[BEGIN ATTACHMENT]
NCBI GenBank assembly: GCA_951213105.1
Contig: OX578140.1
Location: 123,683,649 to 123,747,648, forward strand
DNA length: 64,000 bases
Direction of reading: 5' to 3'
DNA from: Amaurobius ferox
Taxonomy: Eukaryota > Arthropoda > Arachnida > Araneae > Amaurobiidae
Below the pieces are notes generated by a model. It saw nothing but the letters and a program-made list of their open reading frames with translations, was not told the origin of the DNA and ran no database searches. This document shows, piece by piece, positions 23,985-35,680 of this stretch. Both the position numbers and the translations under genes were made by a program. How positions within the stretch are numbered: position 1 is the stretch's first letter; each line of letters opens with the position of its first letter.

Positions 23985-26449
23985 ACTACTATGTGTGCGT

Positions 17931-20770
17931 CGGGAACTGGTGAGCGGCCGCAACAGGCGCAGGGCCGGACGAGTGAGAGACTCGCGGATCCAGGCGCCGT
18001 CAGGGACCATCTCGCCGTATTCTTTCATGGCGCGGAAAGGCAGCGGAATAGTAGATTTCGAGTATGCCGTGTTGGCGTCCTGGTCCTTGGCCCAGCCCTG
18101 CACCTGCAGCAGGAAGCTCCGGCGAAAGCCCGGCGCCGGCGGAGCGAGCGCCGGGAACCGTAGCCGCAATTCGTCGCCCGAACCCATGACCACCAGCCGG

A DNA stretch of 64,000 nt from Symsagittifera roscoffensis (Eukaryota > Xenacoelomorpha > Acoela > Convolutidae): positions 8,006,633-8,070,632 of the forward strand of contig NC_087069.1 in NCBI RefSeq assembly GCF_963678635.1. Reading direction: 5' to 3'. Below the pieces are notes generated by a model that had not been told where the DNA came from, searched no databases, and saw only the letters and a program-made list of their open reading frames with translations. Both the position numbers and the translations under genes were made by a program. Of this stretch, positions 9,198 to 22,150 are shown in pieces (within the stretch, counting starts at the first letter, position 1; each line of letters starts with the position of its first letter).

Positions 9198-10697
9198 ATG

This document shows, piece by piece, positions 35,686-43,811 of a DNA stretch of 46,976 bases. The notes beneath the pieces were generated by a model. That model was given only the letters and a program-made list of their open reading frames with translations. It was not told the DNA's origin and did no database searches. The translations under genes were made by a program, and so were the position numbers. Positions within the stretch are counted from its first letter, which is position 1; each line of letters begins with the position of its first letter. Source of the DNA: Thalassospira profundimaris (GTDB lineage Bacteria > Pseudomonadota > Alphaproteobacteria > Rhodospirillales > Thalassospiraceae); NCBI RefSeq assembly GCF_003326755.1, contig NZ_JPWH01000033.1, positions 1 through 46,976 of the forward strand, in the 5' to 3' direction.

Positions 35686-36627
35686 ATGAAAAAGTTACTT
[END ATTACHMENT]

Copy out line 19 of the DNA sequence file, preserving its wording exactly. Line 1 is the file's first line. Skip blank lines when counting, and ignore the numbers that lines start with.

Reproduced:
Positions 35686-36627